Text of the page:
I Can't See How God Can Possibly Be Good

His name was Joseph. He had to endure family turmoil and abuse at the hands of his own brothers. He was falsely accused and imprisoned and his biography is written for us in the book of Genesis. Am I actually going to attempt to convince you that God was good in all that suffering? No. Because Joseph himself said, "God meant it unto good" (Genesis 50:20).

In the greatness of our troubles there may often be space for the greater display of the goodness of God.
— Charles Spurgeon

Perhaps you're thinking, "I can't see how God could possibly be considered a good God in all that mess."

That's just the problem isn't it? It is hard for us to see the goodness of God when all around us is not good. It's even harder to trust Him. But the problem is not with God's character. The problem is with our vision. You see, Psalm 145:9 says, "The LORD is good to all." But for some reason we feel that if He were really good than nobody should have to suffer. 

Suffering however, is often the tool of God's choice to cause us to grow and become stronger and closer to Him (James 1:1-5). Isn't it true that from the anvils of suffering rise some of the greatest stories of heroism, sacrifice, and perseverance? Isn't it also true that often suffering becomes God's greatest platform to demonstrate His glory, sovereignty, and faithfulness (keep Joseph in mind right now)?

But doesn't it seem like if God has good reasons for our suffering, He should at least tell us what those reasons are? Well, perhaps at times He does let us in on why He's chosen to allow us to suffer. Often however, He does not. But that doesn't mean He's not good. Maybe he knows we wouldn't understand or be able to handle His explanation.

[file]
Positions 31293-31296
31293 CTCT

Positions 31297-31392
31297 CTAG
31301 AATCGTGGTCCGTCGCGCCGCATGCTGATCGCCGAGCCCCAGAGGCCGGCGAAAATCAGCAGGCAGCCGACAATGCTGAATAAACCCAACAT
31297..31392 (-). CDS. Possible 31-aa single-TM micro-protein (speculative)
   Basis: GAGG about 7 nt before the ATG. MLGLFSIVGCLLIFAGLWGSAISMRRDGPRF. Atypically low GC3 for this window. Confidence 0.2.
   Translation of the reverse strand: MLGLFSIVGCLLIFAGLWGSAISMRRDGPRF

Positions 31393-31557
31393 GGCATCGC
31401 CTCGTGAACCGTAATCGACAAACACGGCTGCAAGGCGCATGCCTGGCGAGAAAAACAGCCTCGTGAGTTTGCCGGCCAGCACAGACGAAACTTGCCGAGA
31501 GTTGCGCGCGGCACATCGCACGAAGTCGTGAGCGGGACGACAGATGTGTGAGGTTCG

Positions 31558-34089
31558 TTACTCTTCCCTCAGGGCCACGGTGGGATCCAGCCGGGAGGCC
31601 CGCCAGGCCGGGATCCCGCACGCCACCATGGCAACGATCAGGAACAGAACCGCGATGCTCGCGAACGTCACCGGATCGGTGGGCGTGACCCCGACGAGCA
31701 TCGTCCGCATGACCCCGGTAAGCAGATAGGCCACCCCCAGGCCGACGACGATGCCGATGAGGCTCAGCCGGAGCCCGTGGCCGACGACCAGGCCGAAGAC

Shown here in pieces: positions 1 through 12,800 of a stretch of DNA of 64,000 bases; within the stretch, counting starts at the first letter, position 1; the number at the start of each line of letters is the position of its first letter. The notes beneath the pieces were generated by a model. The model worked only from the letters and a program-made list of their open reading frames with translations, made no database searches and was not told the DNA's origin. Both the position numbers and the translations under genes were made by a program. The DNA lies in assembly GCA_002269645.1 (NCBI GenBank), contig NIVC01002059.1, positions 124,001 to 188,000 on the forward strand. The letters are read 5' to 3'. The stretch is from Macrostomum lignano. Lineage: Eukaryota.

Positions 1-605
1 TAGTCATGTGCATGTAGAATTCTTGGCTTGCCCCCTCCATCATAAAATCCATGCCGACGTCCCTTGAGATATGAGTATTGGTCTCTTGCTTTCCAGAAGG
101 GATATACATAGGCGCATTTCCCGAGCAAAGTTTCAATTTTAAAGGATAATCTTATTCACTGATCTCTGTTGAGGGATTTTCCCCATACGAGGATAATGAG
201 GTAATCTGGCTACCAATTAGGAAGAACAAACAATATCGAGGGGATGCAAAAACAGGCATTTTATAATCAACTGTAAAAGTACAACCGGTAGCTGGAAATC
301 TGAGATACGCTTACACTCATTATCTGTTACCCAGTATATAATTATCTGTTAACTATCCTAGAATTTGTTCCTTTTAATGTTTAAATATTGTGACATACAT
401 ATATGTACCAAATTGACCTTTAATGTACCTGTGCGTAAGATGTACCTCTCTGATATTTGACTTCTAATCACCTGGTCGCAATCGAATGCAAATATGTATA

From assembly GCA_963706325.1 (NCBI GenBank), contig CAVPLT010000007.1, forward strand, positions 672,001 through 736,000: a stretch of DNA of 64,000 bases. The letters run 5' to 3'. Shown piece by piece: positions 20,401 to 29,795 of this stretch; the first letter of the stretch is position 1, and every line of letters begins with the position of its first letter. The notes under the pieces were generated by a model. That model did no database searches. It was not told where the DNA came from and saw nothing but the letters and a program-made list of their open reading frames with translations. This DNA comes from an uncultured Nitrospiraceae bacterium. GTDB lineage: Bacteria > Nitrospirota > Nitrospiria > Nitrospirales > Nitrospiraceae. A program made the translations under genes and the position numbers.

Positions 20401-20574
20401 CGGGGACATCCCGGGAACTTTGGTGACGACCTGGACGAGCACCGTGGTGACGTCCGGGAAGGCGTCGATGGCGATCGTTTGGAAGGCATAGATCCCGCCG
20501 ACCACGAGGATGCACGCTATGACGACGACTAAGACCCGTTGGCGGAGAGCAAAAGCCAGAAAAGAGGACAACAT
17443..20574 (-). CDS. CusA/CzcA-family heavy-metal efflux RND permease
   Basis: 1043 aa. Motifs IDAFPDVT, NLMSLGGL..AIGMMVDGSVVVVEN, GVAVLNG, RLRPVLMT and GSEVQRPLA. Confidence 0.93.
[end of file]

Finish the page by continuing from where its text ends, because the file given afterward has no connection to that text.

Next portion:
It's like a small child getting a necessary vaccination as they look into their parent's eyes with big tears and an expression that says, "this hurts! why are you allowing this person to do this to me?" The parent knows the pain is good for the child, but the child will not understand any explanation offered. 

Despite having to endure the pain of a needle though, the child does not do so all alone. Through the whole ordeal they can clutch their parent's hand, and when it's over enjoy their comforting embrace. 

Do you remember Joseph? Well, throughout his dark days you read these words regarding God's activity in his life; "the LORD was with Joseph." Though no explanation for his trials were given, God's presence was very evident and a source of comfort. 

Often the goodness of God is demonstrated in suffering not because He gives us an explanation, but because He stays close by our side through whole storm. He clutches our hand and says, "Fear thou not; for I am with thee: be not dismayed; for I am thy God: I will strengthen thee; yea, I will help thee; yea, I will uphold thee with the right hand of my righteousness" (Isaiah 41:10).  

Perhaps it would clear up our blurry vision of God's goodness if we learned to find comfort in His presence and His promise to, "uphold" us when suffering.